Streaming Media West '15: How PAC-12 Networks Keeps Viewers Watching and Measures Engagement
Tim Siglin: Welcome back to Almost Live here at Streaming Media West 2015. Today with me, I've got Ryan Currier, head of digital products from PAC-12 Networks. Ryan, you were on a session earlier today. Tell me what the session was about.
Ryan Currier: We focused on, once you have viewers watching your live OTT or digital experiences, how do you keep them there? We talked about things like quality, the quality of the actual video experience. Both the production of the video as well as the bit rate, lack of buffering, etc. Particularly around sports. Things that people have come to expect based on what they see on traditional TV. It really needs to be that good.
Tim Siglin: In the old days, when I used to run a web consultancy, we looked at stickiness. How long somebody stayed on the site. Do you also measure that as well from a video standpoint?
Ryan Currier: We do. Actually, we've seen our own evidence, which I think is echoed by the industry, around when you have that higher quality of video; you have a higher bit rate, people lock on to that thing, less buffering, faster start times. It definitely, we can confirm, correlates to longer viewing times.
Tim Siglin: Interesting. Outside of the production value, which you're describing, and the delivery value, are there points in sports where naturally people will drop off. If it's a football game and it's 42-0, they'll probably drop off in the middle of the third quarter.
Ryan Currier: We see, certainly the action on the field dictates a lot in terms of viewership. We see huge spikes for games that are close and interesting, including, we believe, a lot of fans who may not have a rooting interest in those teams but have just heard it is a great game. A lot of people like to see the fourth quarter of a really exciting football game. And the inverse, when it's a blowout, people move on to other things. We also see a lot of relationship between what else is on at that time, either on PAC-12 or across all of sports or other entertainment.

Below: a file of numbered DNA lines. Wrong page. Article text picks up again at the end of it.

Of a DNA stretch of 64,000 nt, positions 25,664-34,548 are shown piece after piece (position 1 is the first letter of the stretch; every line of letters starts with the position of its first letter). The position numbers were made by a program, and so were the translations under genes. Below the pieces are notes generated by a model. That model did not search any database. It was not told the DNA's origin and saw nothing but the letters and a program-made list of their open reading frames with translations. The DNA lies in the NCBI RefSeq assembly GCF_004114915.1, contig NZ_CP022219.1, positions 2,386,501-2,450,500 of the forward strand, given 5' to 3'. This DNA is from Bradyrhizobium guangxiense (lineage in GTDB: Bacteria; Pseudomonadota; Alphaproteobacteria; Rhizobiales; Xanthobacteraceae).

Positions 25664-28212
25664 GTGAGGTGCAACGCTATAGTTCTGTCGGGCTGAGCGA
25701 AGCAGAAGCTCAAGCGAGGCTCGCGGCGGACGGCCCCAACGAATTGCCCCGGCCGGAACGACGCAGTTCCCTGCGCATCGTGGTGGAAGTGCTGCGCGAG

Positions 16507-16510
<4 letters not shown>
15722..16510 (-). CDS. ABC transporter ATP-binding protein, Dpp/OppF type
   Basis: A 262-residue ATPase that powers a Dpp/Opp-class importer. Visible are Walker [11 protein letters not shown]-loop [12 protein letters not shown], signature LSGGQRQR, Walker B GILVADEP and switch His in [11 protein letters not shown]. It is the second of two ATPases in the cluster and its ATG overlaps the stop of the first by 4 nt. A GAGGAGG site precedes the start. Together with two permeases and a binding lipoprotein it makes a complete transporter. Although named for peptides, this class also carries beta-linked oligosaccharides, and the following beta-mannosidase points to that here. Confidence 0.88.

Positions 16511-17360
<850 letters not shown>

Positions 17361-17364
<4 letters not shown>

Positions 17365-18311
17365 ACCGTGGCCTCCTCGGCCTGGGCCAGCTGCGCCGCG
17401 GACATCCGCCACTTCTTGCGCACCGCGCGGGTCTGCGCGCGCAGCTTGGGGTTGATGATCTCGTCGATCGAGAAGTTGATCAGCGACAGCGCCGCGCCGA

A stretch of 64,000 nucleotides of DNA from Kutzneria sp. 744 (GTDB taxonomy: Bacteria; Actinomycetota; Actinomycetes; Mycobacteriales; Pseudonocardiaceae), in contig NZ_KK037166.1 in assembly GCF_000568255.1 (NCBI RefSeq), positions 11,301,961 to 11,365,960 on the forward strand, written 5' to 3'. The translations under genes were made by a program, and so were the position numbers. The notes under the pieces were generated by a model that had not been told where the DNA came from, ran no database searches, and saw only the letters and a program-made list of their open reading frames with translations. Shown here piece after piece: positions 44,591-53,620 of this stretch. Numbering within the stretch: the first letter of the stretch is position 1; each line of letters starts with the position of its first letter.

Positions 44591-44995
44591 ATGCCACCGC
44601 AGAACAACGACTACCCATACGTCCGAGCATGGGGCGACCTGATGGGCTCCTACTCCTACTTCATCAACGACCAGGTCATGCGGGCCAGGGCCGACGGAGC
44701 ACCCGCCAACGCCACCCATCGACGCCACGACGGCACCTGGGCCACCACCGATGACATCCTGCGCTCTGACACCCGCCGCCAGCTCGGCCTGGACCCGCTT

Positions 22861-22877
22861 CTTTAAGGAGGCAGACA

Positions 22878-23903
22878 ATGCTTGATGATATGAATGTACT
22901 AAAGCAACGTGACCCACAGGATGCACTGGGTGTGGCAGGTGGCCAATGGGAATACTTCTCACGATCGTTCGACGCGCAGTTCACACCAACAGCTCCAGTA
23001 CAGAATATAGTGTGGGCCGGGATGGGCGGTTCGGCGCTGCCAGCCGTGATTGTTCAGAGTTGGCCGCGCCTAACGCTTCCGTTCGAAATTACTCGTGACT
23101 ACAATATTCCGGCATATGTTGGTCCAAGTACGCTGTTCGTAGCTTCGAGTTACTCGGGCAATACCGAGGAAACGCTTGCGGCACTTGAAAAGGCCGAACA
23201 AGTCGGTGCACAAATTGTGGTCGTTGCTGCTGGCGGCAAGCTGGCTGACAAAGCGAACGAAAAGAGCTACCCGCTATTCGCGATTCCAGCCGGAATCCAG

Tim Siglin: Which brings up another interesting question. Because it's not traditional TV that's linear, you have the interactive element, are there things that you also do from an interactive standpoint to keep the viewers engaged? Polling. Those types of things.
Ryan Currier: We haven't done a lot with that. We, honestly, have found that things that distract from viewing can actually be more problematic than helpful. I think that's something that we'll continue to explore over time because there are definitely opportunities. Whether it's when someone is ready to tune away. We see downturns in audience during halftimes, for example, and then they come back. I think there are points in time where it makes a lot of sense but there's points in time where you really want to just let the content speak for itself.
Tim Siglin: Don't let the content be distracted from. That's very interesting. So what are some of the things at the show that you've seen in terms of the exhibit hall or other sessions that you've gone to?
Ryan Currier: There's so much activity going on, both with established companies but also a lot of startups in social video. A lot of pretty interesting things around trying to get more automated with a lot of the workflows. For us, we air 850 live games every year and have another several hundred events that are live streamed exclusively through our experiences. So the volume of content is very significant. Resourcing wise, we have to scale that to the size of the audience and the type of sport. A lot of things that are interesting to me are around finding ways to continue to create really nice experiences around the content; whether it's highlights or stuff on social media that maybe requires a little less human power behind it. Finding automated solutions is very interesting. There's a lot of folks playing in that space.
Tim Siglin: You talked about live. What about your back catalog for on-demand? How do you handle the catalog currently?
Ryan Currier: Our most popular on demand is still relevant to fairly recent content. Highlights and recaps. Features. Interviews of players. We do have a set of content that is fairly popular. We've done cut down versions of some classic games for example.
Tim Siglin: So it's PAC-12 classic like ESPN Classic.
Ryan Currier: Exactly. You get a 30 minutes version of a basketball game. 60 minutes of football game. You not only show the key plays, it's beyond highlights, but you add in interviews with players who were in that game.
Tim Siglin: So a documentary style.
Ryan Currier: Exactly. We've found that those perform really well. Fans love them. They love reliving those glory moments. That is true evergreen content that people like to revisit time and time again.
Tim Siglin: Again, this has been Ryan Currier, head of Digital Products and PAC 12 Networks. This is Almost Live at Streaming Media 2015.
TV is in the middle of great changes, but it hasn't arrived at its destination yet. Tomorrow's video experience needs to be a lot more portable, fun, and personal.